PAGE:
I went to law school with the intention and understanding that when I came out, I’d be working for a family company as their in-house counsel. But that didn’t happen. Instead, I had to take the bar exam, failed the bar exam, and had to face taking it a second time. I couldn’t figure out how to look for a job while studying for the exam because there just wasn’t enough time in the day to do it all and rest.
About three weeks into studying, I realized I needed to do something or my chances of landing a role after passing the bar would be even slimmer. I’m going to share the following steps I took to search for a job while studying for the bar. And I know it may seem overwhelming to fit this into your already overwhelming bar prep, but searching for a job may also provide a necessary distraction – even if it’s only for 30 minutes a day – that will enable you to get back into bar prep with fresh eyes.
Make a Schedule
If you’ve read any of my other articles for the Bar Exam Toolbox, you’ll probably see a trend: I love time management, day planners, and sticking to a schedule. I don’t know why or where this passion for checking things off a to-do list comes from, but for me there is no greater high. So, when I decided to study for the bar and search for a job, I knew that if I put the job searching into my schedule, in pen, I’d stick to it.
Make a plan. Write out your schedule for the week and then break it down into what you want to accomplish each day. If you know what field of law you’d like to focus on, then start by updating your resume and coming up with a sample cover letter. Sample cover letters are my go-to when I don’t have enough time to write a fresh one. And let’s be honest, doesn’t everyone hack up old cover letters to create new ones anyway?
If you don’t have a specific area of interest, spend those 15-30 minutes a day you’d be job searching, to decide on a few areas that do interest you. Mock up a couple of different types of sample cover letters for those types of jobs. The important part of cover letter writing is making sure the letter matches the job description. If you have a few samples, it’s a lot easier to throw in specific job requirements and match them to skills you already have.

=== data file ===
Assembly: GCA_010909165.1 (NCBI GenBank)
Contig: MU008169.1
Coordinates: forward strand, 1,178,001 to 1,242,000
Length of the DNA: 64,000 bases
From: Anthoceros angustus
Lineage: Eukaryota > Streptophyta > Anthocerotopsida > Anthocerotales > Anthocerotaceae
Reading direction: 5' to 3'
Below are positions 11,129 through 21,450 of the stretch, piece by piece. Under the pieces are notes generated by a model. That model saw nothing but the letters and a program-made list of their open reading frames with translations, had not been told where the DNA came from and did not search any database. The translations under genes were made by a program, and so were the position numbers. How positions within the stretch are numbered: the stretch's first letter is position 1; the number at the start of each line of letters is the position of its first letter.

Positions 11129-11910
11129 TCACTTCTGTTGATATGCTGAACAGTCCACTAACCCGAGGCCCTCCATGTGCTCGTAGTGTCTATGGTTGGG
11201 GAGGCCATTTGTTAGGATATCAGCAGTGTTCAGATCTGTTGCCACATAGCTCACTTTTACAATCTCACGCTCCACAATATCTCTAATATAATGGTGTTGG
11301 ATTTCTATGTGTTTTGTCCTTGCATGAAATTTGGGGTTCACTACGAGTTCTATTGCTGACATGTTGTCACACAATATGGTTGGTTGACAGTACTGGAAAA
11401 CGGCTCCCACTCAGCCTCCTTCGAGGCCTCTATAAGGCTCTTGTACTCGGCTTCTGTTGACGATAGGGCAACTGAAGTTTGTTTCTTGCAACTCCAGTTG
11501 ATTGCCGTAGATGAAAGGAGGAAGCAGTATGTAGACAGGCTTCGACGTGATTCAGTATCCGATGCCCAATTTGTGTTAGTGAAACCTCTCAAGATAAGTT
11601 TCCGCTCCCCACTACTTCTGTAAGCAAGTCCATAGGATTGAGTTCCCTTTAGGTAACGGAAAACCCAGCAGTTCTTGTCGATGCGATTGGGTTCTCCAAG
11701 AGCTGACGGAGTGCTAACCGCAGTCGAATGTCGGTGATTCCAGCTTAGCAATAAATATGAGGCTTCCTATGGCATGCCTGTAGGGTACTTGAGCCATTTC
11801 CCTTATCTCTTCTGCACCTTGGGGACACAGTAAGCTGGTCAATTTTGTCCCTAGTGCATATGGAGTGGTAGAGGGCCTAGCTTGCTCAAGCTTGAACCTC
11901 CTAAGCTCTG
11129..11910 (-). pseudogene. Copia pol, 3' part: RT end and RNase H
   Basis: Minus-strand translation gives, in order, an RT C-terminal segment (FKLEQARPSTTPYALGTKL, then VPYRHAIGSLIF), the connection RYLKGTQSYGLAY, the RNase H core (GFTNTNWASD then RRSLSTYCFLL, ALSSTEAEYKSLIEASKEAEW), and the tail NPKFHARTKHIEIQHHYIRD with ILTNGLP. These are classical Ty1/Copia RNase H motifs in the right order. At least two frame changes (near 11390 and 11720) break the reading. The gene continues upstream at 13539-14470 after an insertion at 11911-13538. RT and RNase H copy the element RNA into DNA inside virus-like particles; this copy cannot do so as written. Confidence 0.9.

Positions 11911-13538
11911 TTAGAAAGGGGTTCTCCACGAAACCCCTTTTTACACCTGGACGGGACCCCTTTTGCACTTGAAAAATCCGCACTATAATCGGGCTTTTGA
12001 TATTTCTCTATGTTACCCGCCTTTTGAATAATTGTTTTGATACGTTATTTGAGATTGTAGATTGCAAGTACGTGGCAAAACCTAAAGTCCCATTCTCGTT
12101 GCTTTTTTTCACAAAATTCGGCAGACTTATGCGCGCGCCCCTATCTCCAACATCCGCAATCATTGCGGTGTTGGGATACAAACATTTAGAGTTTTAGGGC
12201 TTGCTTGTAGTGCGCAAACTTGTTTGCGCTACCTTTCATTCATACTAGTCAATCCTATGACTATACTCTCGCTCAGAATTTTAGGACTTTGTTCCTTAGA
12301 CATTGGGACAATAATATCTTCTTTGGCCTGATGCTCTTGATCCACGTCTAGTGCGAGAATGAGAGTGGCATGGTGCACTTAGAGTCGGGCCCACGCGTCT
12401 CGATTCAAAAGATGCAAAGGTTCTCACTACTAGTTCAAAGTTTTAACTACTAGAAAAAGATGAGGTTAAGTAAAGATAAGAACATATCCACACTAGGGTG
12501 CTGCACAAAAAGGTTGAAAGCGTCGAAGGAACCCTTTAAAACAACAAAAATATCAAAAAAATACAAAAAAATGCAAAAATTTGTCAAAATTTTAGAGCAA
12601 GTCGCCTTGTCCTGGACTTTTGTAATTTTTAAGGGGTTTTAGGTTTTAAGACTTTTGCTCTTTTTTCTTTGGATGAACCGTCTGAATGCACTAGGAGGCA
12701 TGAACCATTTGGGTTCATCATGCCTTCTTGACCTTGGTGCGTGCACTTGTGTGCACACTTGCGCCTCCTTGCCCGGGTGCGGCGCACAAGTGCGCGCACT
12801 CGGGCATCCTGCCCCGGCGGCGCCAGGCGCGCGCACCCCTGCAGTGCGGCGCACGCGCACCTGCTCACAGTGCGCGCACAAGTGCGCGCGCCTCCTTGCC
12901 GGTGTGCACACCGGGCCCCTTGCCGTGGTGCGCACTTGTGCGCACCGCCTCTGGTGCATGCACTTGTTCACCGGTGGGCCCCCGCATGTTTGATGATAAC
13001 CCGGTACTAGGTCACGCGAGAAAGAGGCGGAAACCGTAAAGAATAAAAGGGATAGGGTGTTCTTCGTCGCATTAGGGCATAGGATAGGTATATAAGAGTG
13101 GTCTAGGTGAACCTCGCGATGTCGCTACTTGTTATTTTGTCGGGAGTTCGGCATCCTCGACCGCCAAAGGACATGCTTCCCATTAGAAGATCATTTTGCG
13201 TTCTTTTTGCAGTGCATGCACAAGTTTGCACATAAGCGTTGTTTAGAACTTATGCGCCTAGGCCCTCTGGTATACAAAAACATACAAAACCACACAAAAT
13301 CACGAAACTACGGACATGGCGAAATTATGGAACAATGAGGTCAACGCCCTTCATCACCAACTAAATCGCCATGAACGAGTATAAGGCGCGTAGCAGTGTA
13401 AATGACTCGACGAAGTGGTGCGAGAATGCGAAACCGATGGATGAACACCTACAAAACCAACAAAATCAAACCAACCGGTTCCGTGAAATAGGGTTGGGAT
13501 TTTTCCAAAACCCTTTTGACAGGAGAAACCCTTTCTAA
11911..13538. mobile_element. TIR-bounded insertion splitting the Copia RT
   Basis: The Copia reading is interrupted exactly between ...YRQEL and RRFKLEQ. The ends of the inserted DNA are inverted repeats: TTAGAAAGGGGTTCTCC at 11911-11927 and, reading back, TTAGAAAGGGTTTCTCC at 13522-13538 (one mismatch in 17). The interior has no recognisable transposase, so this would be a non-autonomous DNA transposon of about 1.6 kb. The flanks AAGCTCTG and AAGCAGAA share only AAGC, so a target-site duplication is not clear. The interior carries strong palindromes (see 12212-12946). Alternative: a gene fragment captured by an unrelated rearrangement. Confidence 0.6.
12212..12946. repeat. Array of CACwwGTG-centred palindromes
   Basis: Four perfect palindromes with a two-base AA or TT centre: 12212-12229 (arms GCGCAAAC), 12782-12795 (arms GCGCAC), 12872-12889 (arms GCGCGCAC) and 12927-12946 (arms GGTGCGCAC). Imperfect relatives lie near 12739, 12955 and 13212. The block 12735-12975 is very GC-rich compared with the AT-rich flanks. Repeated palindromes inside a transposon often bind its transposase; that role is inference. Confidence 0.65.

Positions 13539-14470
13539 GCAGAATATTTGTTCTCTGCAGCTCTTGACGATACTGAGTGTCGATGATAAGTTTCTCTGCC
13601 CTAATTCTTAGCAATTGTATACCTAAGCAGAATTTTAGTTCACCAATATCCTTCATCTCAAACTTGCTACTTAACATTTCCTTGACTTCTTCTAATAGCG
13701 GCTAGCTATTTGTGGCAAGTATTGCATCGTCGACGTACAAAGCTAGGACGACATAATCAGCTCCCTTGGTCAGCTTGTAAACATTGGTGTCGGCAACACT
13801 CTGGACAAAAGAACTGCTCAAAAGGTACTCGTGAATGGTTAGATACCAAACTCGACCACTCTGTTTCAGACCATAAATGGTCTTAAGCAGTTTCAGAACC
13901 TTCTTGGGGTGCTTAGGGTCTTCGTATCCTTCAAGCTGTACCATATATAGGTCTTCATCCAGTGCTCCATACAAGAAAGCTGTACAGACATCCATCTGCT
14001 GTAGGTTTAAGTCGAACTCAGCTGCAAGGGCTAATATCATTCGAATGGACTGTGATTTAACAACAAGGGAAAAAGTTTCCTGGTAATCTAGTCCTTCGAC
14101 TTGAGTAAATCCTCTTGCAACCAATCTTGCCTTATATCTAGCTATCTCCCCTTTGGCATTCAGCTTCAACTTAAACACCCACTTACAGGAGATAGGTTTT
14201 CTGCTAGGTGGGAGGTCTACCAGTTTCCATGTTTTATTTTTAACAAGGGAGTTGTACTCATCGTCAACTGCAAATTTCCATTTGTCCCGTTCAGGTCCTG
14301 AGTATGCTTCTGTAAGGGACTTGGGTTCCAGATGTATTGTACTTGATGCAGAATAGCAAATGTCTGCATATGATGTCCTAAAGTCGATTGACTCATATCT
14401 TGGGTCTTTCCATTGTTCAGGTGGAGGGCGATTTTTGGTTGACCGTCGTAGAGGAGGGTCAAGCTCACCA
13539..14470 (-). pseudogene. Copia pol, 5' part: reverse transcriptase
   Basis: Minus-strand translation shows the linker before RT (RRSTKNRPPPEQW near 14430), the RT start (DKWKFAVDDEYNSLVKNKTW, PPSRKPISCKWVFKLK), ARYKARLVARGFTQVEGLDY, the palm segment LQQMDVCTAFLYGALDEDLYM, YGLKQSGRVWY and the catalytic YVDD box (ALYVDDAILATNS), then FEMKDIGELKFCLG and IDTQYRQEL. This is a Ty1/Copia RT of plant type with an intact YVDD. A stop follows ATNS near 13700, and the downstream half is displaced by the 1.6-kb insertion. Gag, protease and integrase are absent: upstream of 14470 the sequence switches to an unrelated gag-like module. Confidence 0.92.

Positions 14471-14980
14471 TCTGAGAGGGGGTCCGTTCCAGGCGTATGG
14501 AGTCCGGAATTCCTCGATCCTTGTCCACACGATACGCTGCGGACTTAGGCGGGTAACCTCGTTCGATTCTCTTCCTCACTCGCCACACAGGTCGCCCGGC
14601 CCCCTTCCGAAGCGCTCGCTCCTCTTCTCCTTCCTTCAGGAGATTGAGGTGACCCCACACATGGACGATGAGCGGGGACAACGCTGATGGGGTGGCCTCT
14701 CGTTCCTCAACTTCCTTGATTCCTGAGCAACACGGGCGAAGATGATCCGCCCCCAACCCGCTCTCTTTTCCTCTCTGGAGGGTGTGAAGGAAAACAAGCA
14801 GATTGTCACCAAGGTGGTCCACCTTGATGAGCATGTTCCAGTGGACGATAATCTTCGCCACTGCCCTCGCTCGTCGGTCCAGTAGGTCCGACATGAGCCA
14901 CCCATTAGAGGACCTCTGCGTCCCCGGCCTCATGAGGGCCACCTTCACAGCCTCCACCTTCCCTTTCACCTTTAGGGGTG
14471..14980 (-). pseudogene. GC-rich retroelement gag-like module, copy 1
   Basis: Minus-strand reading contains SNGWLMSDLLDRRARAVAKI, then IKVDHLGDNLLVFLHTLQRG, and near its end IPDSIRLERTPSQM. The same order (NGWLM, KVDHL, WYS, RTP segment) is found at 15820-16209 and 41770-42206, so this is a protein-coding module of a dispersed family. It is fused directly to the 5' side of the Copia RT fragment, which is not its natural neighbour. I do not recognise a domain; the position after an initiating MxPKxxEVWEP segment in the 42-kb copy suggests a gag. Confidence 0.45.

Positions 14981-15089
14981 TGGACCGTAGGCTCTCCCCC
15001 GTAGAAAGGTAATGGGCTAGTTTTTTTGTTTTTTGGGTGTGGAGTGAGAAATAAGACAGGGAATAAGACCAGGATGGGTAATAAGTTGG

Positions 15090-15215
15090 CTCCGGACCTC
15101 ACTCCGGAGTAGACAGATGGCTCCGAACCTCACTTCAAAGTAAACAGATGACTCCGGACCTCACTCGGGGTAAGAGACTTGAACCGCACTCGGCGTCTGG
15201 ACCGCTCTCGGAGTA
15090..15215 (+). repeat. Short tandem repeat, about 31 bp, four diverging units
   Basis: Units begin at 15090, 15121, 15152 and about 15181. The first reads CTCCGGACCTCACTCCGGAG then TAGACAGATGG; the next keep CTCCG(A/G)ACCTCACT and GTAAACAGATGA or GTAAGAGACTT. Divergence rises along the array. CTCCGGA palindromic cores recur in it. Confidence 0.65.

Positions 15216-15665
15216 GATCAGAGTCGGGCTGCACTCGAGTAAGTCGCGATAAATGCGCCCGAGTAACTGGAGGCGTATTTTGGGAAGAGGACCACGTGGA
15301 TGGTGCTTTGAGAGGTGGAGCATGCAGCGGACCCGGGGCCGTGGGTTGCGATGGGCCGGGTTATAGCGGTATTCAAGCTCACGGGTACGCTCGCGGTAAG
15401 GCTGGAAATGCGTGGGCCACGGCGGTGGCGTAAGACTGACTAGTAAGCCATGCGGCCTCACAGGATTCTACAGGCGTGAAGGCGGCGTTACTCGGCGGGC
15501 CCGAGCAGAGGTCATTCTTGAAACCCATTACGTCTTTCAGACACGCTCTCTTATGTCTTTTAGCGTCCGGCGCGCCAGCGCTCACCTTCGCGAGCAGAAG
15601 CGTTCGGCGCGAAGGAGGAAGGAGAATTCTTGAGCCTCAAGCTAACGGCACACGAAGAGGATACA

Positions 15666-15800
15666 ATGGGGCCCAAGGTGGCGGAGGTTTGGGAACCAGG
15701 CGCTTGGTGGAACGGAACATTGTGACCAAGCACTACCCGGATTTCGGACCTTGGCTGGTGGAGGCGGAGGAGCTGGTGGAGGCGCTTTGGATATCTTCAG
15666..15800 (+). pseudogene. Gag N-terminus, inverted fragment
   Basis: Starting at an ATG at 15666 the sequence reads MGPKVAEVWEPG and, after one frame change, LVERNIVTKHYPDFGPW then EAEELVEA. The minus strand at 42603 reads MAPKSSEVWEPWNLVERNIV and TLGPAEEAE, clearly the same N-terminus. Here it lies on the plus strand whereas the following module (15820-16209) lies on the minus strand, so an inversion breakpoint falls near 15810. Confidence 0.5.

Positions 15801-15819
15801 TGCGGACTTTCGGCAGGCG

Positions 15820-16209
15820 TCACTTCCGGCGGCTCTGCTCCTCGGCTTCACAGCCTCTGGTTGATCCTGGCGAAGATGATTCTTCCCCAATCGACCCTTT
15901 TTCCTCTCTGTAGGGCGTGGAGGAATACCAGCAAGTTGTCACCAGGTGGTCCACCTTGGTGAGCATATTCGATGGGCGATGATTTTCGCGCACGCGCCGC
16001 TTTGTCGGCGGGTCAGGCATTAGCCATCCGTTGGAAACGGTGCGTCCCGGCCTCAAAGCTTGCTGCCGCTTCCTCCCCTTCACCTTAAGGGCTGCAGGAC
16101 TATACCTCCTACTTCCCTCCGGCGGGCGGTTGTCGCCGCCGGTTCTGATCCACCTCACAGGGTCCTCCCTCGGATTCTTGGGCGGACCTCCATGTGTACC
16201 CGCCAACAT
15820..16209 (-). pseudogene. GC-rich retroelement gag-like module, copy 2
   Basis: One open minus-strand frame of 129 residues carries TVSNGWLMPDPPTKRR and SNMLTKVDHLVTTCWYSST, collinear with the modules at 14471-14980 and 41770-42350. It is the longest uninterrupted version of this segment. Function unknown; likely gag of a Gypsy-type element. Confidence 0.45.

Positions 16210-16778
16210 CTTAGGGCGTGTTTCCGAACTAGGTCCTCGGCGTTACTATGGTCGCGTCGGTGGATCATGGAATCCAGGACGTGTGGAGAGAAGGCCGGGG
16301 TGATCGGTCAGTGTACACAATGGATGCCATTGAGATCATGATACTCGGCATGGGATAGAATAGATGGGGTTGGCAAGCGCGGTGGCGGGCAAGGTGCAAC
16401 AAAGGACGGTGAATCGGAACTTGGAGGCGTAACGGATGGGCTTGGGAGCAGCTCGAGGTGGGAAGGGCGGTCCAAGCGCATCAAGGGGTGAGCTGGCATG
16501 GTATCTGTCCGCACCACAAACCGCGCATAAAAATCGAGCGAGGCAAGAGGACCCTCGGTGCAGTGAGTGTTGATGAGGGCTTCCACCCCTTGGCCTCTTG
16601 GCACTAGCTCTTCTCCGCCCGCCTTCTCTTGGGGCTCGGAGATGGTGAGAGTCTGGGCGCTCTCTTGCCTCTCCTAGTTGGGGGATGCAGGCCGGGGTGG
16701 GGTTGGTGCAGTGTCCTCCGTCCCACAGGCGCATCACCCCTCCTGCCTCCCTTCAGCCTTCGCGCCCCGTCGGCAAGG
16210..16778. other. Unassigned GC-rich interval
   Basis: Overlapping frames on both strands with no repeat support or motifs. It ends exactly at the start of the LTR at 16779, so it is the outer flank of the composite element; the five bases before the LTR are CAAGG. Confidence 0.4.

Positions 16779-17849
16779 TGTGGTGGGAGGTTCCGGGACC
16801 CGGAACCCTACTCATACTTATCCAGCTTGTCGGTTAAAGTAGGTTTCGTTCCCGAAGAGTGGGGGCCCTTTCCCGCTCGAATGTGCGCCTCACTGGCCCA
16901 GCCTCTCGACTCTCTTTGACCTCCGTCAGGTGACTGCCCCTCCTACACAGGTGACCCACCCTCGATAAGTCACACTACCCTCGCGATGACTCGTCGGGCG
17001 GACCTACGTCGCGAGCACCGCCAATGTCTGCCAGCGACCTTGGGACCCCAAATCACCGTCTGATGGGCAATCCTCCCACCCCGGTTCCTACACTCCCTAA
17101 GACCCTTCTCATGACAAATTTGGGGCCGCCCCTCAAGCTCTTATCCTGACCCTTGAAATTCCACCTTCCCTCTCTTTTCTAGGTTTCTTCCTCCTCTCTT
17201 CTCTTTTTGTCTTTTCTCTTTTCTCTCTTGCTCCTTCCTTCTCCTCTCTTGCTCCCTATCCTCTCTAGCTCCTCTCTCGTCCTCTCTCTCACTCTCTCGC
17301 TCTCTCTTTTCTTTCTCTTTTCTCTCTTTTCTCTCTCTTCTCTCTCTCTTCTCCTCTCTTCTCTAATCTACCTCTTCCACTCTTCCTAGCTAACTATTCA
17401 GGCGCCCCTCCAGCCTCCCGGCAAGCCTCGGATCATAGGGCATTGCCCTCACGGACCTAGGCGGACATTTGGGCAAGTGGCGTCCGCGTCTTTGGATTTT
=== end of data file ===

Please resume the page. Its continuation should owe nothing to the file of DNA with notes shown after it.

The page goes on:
After you’ve got your resume revamped and sample cover letters completed, pick a career board and start searching. I find that, even now, if I try to fix my resume, write cover letters, and apply to all the jobs at once, I burn out. Looking for a job while studying isn’t about putting studying on the back burner. Instead, it’s about incorporating the job search into your already busy schedule – and that doesn’t need to take up a chunk of your day. Do a little every day of bar prep, and it will feel a lot less overwhelming.
I just started to do this, and I really wish I had during my bar prep. Recruiters could be your best friend during bar prep. Contact them, set up a quick introductory interview, send over your resume, and they should be able to point you in the direction of a position you’re interested in. It’s like having a personal assistant for job searching. If you do this early enough, you could be sending out applications without really doing much of the digging for the positions. Further, recruiters are being paid to place people – so they have an incentive to help you find the right role.
Post Bar Temp Work
After the bar, both times, I worked as a communications liaison for a laboratory in Florida. It was temporary work, but allowed me to be a bit more creative between bar preps. I found that position by reaching out to temp agencies during bar prep and seeing what kind of short-term contracts were available.
There are a lot of reputable legal temp agencies consistently looking for recent law grads, or prospective bar candidates to do document review or paralegal work. It may not be glamorous or full-time, but you never know what doors it might open. In fact, I had a number of classmates who found full-time work where they temped after the bar.
In this day and age, not being online is nearly impossible and many employers avidly search for your online presence (mostly to make sure you haven’t done anything embarrassing). But LinkedIn has taken over as a place for professional individuals to come together and network. One of the easiest ways you can search for a job while studying for the bar is to revamp (or create) your LinkedIn profile. Tell the world what kind of role you’re looking for and what your experience is. This way, when you do apply to a position, the employer will be able to do a little research on you.
Job searching while studying for the bar is time consuming and can be difficult at times. But I find that when something isn’t your main focus, better results occur because you are not as stressed about it. If you find that searching for a position while studying is too overwhelming, I invite you to take a breath, pick one small task (like writing down the kind of job you want), and then doing the above steps slowly. Remember, finding employment is the end goal, but for those nine weeks you study for the bar, it shouldn’t be your main goal. Focus on studying for the bar and incorporating these steps a little each day. One foot in front of the other. Just keep swimming.